Applied DNA Sciences Inc. (NASDAQ:APDN) Q2 2020 Earnings Conference Call - Final Transcript
May 14, 2020 • 04:30 pm ET
[Operator Instructions] Our first question comes from Anthony Vendetti from Maxim. Please go ahead.
Thanks. Jim, how are you doing?
Very well. Thank you, Anthony. How about you?
Okay. If you could talk a little bit, Jim, just -- I know you have five vaccine candidates with Takis, the one that you're moving forward with right now, how would that work? Would you be responsible for manufacturing it with Takis? Who would own it? And how would it work if you were to roll it out in terms of revenues to you versus Takis?
Sure. Good question. So we are still pursuing all five of our candidate vaccines right now. We have to get to the point where the molecular analysis of the response they provoke in animals is more clearly understood. We will be moving with Takis through a simple mouse model to more sophisticated animal model to get a complete survey of the response. This is a joint development program, so we mutually own the products and Applied DNA is the intended manufacturer.
Now that said, the best path for a vaccine to the market is with partners who have established vaccine divisions, who have the marketing, which is unique to vaccines, very different from pharma, and the regulatory experience to rise to the challenges of vaccine. So collectively, we are talking to interested parties right now who are large enough and have the wherewithal to get us to a global market, given that there's a need to vaccinate perhaps 7 billion people in a relatively short period of time.
Okay. Yeah, that's helpful. Obviously, according to at least Dr. Rick Bright's testimony, there's not yet a government plan to figure out how to roll it out and his view anyway is that there's not one company that can do this. So it sounds like you and Takis are having joint conversations with multiple companies should one of your vaccine candidates be one of the vaccines that could be mass-produced?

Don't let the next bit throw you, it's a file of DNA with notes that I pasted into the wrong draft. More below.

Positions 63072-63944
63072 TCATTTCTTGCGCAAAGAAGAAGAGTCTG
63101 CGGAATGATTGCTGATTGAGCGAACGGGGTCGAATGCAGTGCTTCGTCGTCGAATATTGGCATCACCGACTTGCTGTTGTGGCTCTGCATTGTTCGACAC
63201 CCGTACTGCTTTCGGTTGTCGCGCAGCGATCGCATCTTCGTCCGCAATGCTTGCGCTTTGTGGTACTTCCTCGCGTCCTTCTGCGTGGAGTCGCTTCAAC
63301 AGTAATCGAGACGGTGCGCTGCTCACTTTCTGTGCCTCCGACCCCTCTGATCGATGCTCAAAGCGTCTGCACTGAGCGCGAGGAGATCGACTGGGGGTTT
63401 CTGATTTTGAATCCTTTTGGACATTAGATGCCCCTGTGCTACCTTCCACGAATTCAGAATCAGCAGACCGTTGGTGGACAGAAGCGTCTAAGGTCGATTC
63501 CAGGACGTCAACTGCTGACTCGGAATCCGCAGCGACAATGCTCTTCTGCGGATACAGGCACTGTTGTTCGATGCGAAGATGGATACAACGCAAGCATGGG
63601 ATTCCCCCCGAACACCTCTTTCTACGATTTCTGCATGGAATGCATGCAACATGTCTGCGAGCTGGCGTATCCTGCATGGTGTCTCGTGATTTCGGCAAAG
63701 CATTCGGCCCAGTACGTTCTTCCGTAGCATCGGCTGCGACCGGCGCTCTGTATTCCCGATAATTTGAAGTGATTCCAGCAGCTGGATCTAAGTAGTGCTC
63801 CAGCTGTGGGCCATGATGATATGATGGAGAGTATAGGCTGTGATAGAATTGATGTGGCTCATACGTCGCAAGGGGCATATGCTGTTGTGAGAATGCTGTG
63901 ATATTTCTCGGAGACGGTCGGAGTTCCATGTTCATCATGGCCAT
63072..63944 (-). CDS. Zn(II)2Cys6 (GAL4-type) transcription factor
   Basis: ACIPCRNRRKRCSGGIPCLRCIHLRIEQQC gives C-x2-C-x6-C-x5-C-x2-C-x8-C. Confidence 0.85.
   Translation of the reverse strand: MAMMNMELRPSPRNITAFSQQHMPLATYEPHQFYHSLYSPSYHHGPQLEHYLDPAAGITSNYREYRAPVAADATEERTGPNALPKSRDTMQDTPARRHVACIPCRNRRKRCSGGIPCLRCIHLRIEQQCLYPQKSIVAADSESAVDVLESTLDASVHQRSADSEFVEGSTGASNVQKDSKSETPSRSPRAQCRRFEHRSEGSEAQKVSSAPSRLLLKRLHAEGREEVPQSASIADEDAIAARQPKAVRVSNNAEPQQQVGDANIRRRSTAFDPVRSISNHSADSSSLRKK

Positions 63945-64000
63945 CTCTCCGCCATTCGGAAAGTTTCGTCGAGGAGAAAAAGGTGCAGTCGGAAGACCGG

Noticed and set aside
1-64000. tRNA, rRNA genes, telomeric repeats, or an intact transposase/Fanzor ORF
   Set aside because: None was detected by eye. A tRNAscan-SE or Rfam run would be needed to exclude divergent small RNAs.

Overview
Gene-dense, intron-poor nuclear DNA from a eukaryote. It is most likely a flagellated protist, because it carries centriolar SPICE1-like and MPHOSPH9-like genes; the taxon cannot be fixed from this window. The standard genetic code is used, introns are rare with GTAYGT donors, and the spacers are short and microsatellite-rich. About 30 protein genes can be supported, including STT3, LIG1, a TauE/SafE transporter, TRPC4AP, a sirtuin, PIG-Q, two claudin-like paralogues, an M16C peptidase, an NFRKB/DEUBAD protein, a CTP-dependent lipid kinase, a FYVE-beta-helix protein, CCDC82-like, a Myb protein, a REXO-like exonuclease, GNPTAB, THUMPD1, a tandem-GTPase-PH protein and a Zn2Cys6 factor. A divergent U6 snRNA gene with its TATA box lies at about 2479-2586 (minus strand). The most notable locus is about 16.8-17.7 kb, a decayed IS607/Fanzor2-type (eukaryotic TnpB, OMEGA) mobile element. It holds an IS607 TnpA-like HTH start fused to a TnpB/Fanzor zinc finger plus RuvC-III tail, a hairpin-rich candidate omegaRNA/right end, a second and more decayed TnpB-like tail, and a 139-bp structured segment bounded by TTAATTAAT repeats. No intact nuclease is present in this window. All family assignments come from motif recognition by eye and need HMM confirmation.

Yes. And you bring up, Anthony, the global nature. And the Gates Foundation has spent a lot of money, ensuring tight controls of temperature and humidity conditions in the logistics of vaccine distribution. The benefit of freeze-dried, double-stranded DNA vaccines is they're remarkably stable over very close to or more than a 100-degree centigrade span of temperature. So they'll be very stable in distribution and not require finicky-type controls that are very extensive.
Right. Because a lot of the vaccines, competing vaccines, some may require refrigeration, yours obviously does not.
And then -- and just one last question on the testing. I know obviously, you received a EUA, emergency use authorization, for your COVID-19 test, the diagnostic test. Could you talk a little bit more about exactly how that would roll out?
Yeah. We -- right now, our test is approved for use on a particular platform, a very sophisticated PCR device. So we intend to broaden the platform that it's relevant to. In addition, individual certified